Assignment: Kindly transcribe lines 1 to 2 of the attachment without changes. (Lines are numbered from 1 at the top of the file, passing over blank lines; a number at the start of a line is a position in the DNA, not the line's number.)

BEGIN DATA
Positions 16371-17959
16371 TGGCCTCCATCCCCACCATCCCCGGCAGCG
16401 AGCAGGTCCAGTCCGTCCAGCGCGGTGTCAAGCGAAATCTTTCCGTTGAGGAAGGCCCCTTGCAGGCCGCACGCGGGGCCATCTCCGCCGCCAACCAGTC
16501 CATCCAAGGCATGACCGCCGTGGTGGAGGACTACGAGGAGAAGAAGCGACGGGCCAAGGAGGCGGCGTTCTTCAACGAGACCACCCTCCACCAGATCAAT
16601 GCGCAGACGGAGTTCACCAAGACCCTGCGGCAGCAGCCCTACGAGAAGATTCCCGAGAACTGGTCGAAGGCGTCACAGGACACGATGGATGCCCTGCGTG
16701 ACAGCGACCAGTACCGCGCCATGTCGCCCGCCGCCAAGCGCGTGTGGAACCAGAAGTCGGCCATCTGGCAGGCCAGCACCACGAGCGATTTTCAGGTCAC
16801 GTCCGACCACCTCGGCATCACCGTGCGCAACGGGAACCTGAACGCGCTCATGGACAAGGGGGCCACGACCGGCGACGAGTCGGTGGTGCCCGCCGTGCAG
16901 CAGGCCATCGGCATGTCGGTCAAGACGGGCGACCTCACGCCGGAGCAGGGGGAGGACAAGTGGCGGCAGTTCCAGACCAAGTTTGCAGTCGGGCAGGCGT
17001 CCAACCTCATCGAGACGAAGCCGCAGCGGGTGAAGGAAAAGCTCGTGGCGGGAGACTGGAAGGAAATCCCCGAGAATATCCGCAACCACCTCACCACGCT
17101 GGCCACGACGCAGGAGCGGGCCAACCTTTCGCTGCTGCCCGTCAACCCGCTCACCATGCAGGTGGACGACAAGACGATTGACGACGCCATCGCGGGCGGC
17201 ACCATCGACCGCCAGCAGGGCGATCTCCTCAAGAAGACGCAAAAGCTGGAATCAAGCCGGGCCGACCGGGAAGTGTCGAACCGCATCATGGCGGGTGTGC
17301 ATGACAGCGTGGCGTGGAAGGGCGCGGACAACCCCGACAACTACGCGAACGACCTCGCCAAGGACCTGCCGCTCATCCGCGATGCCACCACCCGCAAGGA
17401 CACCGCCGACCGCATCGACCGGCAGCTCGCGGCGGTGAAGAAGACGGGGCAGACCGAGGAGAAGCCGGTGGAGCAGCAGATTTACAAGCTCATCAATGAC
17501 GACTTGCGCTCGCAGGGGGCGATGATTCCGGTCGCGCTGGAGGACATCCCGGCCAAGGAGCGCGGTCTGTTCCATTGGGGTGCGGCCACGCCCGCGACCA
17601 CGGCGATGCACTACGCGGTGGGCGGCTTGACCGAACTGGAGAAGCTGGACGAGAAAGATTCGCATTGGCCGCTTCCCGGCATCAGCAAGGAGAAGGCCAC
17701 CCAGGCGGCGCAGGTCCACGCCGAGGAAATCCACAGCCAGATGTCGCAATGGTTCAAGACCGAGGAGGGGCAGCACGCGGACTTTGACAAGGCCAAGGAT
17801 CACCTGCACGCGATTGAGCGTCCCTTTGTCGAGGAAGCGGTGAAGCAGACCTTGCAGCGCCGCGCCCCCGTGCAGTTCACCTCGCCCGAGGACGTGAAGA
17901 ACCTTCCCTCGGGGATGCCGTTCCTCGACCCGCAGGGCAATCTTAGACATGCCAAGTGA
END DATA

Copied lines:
Positions 16371-17959
16371 TGGCCTCCATCCCCACCATCCCCGGCAGCG